# How do I work out units of velocity from light years?

1. May 11, 2017

### chloeid

1. The problem statement, all variables and given/known data
I'm currently working through the following question:

"A spaceship travels from Earth to the vicinity of the star that is measured by astronomers on Earth to be six light-years away. The spaceship and its occupants have a total rest mass of 32 000 kg. Assume that the spaceship travels at constant velocity. The time taken as measured by clocks on the spaceship is 2.5 years. Compute the velocity of the spaceship."

2. Relevant equations

I have derived this equation which gives a velocity of 2.4 but I am confused about the units of this.

3. The attempt at a solution

I thought automatically that the units would be light years per year but that doesn't make any sense? Or do the units cancel out somehow?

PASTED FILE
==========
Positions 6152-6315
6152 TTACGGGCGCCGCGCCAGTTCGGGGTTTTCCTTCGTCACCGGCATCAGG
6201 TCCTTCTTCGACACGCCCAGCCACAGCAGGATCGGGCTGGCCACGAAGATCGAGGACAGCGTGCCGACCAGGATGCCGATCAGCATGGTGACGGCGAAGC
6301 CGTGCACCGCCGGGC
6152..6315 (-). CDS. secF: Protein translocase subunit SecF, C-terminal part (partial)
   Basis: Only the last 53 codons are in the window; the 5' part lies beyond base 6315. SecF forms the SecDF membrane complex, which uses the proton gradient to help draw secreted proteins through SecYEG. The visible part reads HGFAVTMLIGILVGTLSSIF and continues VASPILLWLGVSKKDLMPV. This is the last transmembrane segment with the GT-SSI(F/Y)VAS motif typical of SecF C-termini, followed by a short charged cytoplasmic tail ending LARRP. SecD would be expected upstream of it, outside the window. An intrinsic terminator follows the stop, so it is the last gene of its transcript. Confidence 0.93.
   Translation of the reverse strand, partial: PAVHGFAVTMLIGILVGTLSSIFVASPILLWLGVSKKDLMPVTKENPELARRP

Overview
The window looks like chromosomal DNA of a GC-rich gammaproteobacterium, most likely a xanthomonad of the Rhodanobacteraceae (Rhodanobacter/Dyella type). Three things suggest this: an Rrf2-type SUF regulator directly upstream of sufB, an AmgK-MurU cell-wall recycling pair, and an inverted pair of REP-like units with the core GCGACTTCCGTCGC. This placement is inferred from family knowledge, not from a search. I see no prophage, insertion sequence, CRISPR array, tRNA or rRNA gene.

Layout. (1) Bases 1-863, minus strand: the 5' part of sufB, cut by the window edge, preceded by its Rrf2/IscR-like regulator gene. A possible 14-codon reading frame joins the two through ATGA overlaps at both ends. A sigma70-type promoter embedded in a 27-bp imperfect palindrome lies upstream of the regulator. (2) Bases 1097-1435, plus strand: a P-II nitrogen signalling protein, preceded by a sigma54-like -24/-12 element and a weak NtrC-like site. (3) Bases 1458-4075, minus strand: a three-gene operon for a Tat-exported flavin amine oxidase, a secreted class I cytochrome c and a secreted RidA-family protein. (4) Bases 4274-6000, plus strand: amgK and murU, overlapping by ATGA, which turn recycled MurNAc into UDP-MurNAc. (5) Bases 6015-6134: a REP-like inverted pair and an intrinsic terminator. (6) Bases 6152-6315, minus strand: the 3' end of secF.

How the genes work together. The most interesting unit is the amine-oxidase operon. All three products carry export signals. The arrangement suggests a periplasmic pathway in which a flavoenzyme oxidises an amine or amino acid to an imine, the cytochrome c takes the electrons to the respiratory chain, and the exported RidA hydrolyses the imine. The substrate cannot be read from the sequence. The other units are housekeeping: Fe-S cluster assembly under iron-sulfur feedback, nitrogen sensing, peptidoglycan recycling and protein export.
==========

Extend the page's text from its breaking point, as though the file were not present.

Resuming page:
Thank you!

2. May 11, 2017

### PeroK

How did you get 2.4 from that equation?

3. May 11, 2017

### chloeid

As t' is 2.5 years and x is 6 light years I substituted them into the equation :)

4. May 11, 2017

### PeroK

What about $c$?

5. May 11, 2017

### kuruman

Another way to do this is to reason it out by comparing it with something familiar. A car that takes 3 times as long as another car to go from A to B must be traveling by what fraction of the faster car's speed?

6. May 11, 2017

### chloeid

If I do this then I get a speed bigger than C!

Ah thank you so much! I set c to 1 and got the right answer :)

7. May 11, 2017

### PeroK

If you go back to your original equation and divide by $c$ you get an expression for $\frac{u}{c}$.

The key term on the right hand side is then:

$\frac{c^2t^2}{x^2}$

Now, if $x$ is measured in light years or light seconds, (and $t$ in years or seconds, as appropriate) then you can write this as $c$.years or $c$.seconds and the $c^2$ cancels out.

Alternatively, of course, you can imagine you are using $c=1$ units